Friday, May 7, 2010

Summary Judgment: The Weapon of Choice for Corrupt Judges

Most Americans probably are familiar with the term summary judgment. But our guess is that relatively few know what it means. And fewer still realize how it can be used against them in a court of law.

My wife and I have extensive experience with the summary-judgment process, and we've seen how bad judges can abuse it in order to cheat parties who come before them. In fact, we have a summary-judgment motion pending now in a lawsuit we filed against debt collectors for violations of the Fair Debt Collections Practices Act (FDCPA).

Will the judge in that case get it right? Will he rule according to the law? If he does, it will be a rarity in our experience. And we will keep you updated, in real time, on how summary judgment is handled in one Alabama case.

First, let's look at the issue in a broader sense. I'm sure many lengthy treatises have been written in law journals on summary judgment. But the subject can be boiled down to a fairly straightforward idea: Summary judgment is a process by which a judge determines whether a case, as a matter of law, can go to a jury. It's the most common form of dispositive motion, one that comes up in almost every lawsuit.

Under the law, a judge is supposed to handle summary judgment according to a relatively strict formula. In Alabama, it is considered a nondiscretionary ruling, and I believe that is the case in all jurisdictions. In other words, a judge is not free to decide how he pleases on summary judgment. He is bound by law to follow the prescribed formula.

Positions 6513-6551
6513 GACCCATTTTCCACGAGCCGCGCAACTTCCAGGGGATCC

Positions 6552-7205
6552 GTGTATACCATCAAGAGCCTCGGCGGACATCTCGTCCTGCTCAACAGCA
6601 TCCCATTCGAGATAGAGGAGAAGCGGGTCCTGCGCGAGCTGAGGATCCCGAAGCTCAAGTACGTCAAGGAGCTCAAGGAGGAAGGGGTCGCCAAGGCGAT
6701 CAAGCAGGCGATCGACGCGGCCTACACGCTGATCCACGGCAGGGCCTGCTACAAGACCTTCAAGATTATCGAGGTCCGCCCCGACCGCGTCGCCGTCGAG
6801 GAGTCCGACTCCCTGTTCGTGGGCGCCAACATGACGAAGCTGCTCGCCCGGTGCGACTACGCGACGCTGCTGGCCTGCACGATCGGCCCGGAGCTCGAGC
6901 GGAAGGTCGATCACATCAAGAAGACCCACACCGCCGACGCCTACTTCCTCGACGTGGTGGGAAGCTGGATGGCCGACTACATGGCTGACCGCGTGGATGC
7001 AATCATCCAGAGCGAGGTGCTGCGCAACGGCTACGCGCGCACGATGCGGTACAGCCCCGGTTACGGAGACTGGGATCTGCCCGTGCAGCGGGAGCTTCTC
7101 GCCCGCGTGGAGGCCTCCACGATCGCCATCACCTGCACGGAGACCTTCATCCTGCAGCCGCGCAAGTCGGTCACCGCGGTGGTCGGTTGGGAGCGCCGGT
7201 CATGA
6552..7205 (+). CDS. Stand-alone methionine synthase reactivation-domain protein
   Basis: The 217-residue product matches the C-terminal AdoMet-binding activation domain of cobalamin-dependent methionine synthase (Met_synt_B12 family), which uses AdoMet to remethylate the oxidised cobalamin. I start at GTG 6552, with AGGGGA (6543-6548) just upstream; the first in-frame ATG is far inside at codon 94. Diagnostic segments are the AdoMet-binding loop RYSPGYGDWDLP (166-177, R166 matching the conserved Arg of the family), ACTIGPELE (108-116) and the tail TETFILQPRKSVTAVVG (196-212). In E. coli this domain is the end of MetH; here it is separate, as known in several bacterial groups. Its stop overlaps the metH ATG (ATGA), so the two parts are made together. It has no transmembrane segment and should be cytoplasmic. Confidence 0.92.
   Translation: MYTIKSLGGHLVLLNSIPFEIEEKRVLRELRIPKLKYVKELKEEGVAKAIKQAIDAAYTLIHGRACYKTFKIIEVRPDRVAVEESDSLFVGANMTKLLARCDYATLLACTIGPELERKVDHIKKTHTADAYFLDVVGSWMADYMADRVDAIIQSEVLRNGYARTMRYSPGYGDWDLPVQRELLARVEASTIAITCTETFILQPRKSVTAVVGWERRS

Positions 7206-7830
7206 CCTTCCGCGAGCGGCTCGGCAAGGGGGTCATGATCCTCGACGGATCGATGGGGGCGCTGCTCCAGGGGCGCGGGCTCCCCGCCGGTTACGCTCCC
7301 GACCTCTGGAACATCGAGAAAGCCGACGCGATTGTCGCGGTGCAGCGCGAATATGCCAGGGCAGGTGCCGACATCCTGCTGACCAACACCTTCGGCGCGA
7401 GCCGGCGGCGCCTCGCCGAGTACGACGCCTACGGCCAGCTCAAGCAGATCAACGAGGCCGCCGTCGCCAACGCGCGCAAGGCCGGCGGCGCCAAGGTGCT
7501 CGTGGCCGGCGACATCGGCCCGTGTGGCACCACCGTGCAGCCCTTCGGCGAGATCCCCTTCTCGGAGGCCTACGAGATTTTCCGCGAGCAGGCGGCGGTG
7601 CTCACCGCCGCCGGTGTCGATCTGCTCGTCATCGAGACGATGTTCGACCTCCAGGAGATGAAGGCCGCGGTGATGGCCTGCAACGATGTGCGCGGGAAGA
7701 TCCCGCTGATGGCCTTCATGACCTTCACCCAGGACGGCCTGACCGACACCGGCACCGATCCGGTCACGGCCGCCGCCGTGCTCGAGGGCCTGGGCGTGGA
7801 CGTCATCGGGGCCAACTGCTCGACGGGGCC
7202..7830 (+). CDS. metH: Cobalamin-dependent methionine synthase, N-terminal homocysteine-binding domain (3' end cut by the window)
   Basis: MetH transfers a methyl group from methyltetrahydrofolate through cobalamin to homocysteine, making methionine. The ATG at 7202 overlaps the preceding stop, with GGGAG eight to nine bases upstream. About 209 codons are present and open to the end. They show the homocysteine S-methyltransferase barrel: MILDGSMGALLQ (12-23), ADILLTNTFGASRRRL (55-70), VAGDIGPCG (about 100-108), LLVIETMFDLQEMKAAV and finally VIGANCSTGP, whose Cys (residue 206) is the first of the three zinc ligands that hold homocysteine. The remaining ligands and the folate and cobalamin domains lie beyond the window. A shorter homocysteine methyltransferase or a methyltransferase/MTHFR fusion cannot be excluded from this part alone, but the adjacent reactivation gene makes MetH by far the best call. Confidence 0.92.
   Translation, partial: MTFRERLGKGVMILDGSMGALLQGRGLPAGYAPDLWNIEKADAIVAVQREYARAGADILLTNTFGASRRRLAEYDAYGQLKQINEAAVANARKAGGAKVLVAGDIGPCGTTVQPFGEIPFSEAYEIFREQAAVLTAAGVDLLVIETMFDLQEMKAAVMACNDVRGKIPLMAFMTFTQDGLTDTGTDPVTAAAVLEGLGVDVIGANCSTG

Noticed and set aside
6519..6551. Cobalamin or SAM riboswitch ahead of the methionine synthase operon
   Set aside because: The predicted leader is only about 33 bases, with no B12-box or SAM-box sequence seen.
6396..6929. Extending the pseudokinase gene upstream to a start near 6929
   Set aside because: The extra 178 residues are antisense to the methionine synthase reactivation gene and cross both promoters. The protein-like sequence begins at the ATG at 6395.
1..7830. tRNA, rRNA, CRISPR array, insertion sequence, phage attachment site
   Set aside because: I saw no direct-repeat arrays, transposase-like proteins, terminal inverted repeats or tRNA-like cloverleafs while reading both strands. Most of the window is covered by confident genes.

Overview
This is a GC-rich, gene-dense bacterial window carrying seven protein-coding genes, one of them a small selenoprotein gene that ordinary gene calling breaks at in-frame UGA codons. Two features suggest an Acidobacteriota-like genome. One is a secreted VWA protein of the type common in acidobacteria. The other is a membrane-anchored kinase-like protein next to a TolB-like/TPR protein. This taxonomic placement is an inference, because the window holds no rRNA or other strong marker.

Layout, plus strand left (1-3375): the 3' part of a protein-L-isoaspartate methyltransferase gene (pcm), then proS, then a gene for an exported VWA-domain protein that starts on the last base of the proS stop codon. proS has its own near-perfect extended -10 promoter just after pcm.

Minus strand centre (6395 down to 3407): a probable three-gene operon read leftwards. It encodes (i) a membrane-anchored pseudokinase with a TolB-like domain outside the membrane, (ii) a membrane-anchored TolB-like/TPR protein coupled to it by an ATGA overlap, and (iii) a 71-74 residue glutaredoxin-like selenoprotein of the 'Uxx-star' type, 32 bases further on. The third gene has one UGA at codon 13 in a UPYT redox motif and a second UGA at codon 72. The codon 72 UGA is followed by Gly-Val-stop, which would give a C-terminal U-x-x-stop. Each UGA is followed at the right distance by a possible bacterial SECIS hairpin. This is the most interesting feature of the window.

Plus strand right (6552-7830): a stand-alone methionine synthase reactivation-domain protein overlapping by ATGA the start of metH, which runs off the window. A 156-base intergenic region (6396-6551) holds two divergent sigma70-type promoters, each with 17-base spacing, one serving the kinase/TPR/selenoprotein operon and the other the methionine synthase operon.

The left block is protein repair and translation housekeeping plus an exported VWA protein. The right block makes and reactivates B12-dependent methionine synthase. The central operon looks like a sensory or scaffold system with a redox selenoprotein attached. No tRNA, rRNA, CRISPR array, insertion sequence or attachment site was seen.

Here's how it's supposed to work. Either party can file a motion for summary judgment, but our impression is the vast majority are filed by defendants. The motion must be executed properly, citing case law to support the legal arguments that are made. It also must be supported properly, with evidence--usually in the form of affidavits, documents, deposition testimony, etc.

The motion and the evidence, taken together, are designed to show the judge, "Hey, there is no reason for this case to go to a jury. You can decide it now, as a matter of law, and dispose of it--in our favor."

The other side, the nonmoving party, is likely to say, "Not so fast." They can counter with a reply motion and evidence, arguing that summary judgment should be denied and the case should go to trial.

Here is a key point regarding summary judgment: Any close calls must go in favor of the nonmoving party. It's like the "tie goes to the runner" rule in baseball. Ties go to the nonmoving party on summary judgment.